10:51 AM

Alumna Receives Prestigious Award for Academic Health Sciences Librarian of the Year

Emily Josephine Hurst '05 received the Estelle Brodman Award for Academic Health Sciences Librarian of the YearLibrary Manager Emily Josephine Hurst ’05, with a major in History and a minor in Spanish, has come a long way since she was an undergraduate UST-Houston student, where she found her passion at Doherty Library, helping other students use the archives for research. With her 2008 master’s degree in library science from the University of North Carolina at Chapel Hill, Hurst is living her dream and flourishing today as a leader in her field.

Accolades from Peers and Advancing to a New Leadership Role

In March of 2023, the Medical Library Association recognized the former Celt for her continued work in academic health sciences library leadership. At the awards ceremony, Hurst, who was serving as the Deputy Director and Head of Research and Education at the Virginia Commonwealth University Libraries’ Health Sciences Library, received the prestigious Estelle Brodman Award for Academic Health Sciences Librarian of the Year.

“Being recognized by my peers was a humbling and moving experience,” she said.

Hurst, raised in Brazoria County, has spent over 15 years working for health science libraries, and the career continues to reward her expertise. On Feb. 1, 2024, she will advance to her newest role as the next Health Sciences and Human Services Library dean and associate vice provost at the University of Maryland, Baltimore.

“I look forward to putting my experiences into practice in my new leadership position,” she said, adding, “I have learned a great deal about higher education leadership, and helping connect the community with university research is important to me.” 

The Field of Medical Librarian

Medical librarians are essential to the health sciences research communities they serve, requiring familiarity with specific databases and resources. Hurst thrives in these communities.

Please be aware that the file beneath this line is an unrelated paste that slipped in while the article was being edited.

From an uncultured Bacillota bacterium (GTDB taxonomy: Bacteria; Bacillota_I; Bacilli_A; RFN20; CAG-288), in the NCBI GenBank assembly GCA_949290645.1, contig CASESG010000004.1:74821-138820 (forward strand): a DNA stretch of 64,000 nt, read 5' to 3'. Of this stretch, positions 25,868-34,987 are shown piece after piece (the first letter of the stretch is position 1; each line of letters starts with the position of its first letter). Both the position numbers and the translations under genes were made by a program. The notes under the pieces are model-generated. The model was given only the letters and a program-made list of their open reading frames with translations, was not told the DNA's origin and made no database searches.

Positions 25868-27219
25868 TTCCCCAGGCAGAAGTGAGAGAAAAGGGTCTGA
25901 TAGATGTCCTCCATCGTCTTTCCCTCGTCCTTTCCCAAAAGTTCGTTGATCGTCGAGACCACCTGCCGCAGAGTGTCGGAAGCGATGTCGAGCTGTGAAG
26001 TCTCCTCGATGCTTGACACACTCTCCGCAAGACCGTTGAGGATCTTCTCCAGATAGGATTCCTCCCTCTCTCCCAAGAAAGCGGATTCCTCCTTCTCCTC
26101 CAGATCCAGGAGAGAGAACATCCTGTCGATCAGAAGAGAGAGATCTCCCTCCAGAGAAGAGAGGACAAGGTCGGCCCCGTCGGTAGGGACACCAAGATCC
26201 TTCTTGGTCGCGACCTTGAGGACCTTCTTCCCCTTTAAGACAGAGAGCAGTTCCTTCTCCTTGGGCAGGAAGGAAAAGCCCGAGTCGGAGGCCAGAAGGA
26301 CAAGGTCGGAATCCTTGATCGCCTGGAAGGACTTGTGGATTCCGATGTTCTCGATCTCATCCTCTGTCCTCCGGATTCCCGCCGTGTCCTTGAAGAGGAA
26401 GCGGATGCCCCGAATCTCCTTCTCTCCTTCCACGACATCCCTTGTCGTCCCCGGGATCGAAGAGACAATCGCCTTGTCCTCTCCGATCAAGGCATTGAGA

“We often work with medical, nursing, dental, pharmacy, allied health, and public health students or health care providers who are seeing patients,” she said. “Helping our library users to understand and value patients’ needs is important. So, we try to focus on topics that help students grow as health care providers while helping them navigate each patient’s unique needs.”

Loving What She Does

Hurst takes pride in her work and has what it takes to excel at being a librarian: a continued interest in investigation, inquiry and research. It also helps to enjoy problem-solving and working with people to solve complex issues.

She said, “Digging deep into a research question and finding potential solutions is one of my passions.”

Today, she describes herself as a library manager who loves researching and helping students and faculty, but….

“I am often working on budgets or grants and managing a team, which today is eight librarians and three staff,” she smiled.

Debunking Misconceptions about Librarians

Happy to clear up some myths about her career field, Hurst explained, “The biggest myth about librarians is that we read all day! I wish I had time to read for fun at work, but I'm usually mentoring a new hire or working on a budget request. Also, I am frequently getting shushed.”

In fact, Hurst admits she is sometimes the loudest person in the room because she is trying to coordinate the setup for one of their exhibits on the history of medicine. 

Undoubtedly, Emily Hurst will continue to be heard as she leads the way from one important library project to the next.